National Geographic : 2001 Jun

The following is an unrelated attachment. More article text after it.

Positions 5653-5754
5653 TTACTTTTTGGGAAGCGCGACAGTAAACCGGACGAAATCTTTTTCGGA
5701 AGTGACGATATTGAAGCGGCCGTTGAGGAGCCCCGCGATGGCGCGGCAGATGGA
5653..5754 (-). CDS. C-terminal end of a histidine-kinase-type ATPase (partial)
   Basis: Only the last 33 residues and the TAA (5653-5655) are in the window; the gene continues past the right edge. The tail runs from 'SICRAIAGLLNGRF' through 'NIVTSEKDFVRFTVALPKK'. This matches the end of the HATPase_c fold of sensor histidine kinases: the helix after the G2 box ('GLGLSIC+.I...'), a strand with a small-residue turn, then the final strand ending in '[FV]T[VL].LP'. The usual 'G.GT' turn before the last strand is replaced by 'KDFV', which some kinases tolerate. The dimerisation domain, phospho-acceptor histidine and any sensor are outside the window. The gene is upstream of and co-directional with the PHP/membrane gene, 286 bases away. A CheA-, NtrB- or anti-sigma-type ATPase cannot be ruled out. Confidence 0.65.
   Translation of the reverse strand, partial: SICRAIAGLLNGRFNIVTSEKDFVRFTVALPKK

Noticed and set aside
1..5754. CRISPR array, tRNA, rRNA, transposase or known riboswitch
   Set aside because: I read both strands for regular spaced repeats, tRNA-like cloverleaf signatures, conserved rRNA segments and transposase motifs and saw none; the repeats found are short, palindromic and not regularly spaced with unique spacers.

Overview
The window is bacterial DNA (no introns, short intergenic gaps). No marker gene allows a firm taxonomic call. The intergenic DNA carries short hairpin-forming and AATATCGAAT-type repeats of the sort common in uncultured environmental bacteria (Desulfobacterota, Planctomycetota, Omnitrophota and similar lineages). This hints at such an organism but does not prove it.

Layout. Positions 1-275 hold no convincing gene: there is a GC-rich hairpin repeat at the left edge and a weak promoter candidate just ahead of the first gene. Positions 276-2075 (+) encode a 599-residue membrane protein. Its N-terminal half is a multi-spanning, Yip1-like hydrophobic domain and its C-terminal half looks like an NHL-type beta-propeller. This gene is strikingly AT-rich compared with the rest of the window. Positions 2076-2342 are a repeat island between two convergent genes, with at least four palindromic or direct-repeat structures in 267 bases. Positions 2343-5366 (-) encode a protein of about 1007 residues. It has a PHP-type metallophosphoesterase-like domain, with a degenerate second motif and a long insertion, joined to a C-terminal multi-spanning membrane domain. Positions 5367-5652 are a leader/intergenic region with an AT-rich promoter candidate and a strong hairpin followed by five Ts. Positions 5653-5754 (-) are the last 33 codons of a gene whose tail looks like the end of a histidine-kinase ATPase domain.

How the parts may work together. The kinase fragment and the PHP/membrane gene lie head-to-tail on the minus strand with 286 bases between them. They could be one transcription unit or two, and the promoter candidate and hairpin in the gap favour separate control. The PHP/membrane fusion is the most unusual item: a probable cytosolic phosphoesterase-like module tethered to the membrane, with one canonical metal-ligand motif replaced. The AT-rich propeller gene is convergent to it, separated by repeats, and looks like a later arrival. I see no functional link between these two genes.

HOLY GROUND Tracingout a prayer, traditionalhealer Hamey Cisse conse crates dirtfrom the floor of the Great Mosque so that it can be worn in an amulet. "The clay ofDjenne is blessed because there are benedictions in the earth," he ex plains. Though raised in Koranic schools (below), Djenne's people continue to honor pre-Islamic beliefs-thatthe land is sacredand a source of supernaturalpower. long-horned animals. Moctar's nine-year-old brother, waving a stick half his height, shoved and swatted his family's cows. Then he and Moc tar's father tethered each one to a stake for milking. For a time the only sounds were of bellowing and milk streaming into calabashes. Watching and listening, I thought how little had changed-it could have been a hundred years ago in Djenne, or a thousand. Many fear that what I experienced is about to disappear. Returning to my hotel one day, I saw a crowd outside the House of the People. A hun dred men sat in ranks on the ground. Others perched on windowsills or leaned against doorways. A reporter from the new local radio station held out a tape recorder to capture the proceedings inside-a series of speeches, each enthusiastically applauded. "They have come from Bamako to report on the dam at Talo" said Moctar Ciss. "Everyone is against it." Djenne's representatives were telling constituents about their fight to stop a proposed 8.5-million-dollar dam, approved over their objections in 1998. The deputies swore they would not let the project go ahead. After the meeting I sought out Bagouro Noumansana, a retired agronomist and rural development expert, who is leading the opposi tion to the dam. "If they cut off the water, what can we do?" he said. "If the population cannot grow rice, cannot fish, cannot herd, they are going to go elsewhere to eat. Talo will be the death of Djenne."